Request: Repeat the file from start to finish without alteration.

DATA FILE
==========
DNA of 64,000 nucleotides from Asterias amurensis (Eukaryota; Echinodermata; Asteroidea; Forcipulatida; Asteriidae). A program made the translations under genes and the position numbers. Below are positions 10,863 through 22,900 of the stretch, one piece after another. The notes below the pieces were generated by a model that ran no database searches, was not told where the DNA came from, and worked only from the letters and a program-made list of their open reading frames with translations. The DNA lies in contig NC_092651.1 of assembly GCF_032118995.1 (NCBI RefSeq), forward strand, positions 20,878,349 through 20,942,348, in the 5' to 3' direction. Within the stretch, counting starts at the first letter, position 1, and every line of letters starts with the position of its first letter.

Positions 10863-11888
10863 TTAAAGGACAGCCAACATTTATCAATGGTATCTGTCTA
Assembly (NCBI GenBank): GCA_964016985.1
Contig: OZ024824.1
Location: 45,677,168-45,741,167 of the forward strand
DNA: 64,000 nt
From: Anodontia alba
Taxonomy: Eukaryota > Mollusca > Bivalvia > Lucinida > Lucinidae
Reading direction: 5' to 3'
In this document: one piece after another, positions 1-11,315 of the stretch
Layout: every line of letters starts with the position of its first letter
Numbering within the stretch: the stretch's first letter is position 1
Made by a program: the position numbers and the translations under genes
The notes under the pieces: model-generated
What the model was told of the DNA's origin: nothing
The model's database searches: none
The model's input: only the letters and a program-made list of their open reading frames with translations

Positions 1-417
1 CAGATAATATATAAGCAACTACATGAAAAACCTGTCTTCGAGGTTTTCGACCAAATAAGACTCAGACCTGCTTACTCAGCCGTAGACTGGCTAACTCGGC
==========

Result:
DNA of 64,000 nucleotides from Asterias amurensis (Eukaryota; Echinodermata; Asteroidea; Forcipulatida; Asteriidae). A program made the translations under genes and the position numbers. Below are positions 10,863 through 22,900 of the stretch, one piece after another. The notes below the pieces were generated by a model that ran no database searches, was not told where the DNA came from, and worked only from the letters and a program-made list of their open reading frames with translations. The DNA lies in contig NC_092651.1 of assembly GCF_032118995.1 (NCBI RefSeq), forward strand, positions 20,878,349 through 20,942,348, in the 5' to 3' direction. Within the stretch, counting starts at the first letter, position 1, and every line of letters starts with the position of its first letter.

Positions 10863-11888
10863 TTAAAGGACAGCCAACATTTATCAATGGTATCTGTCTA
Assembly (NCBI GenBank): GCA_964016985.1
Contig: OZ024824.1
Location: 45,677,168-45,741,167 of the forward strand
DNA: 64,000 nt
From: Anodontia alba
Taxonomy: Eukaryota > Mollusca > Bivalvia > Lucinida > Lucinidae
Reading direction: 5' to 3'
In this document: one piece after another, positions 1-11,315 of the stretch
Layout: every line of letters starts with the position of its first letter
Numbering within the stretch: the stretch's first letter is position 1
Made by a program: the position numbers and the translations under genes
The notes under the pieces: model-generated
What the model was told of the DNA's origin: nothing
The model's database searches: none
The model's input: only the letters and a program-made list of their open reading frames with translations

Positions 1-417
1 CAGATAATATATAAGCAACTACATGAAAAACCTGTCTTCGAGGTTTTCGACCAAATAAGACTCAGACCTGCTTACTCAGCCGTAGACTGGCTAACTCGGC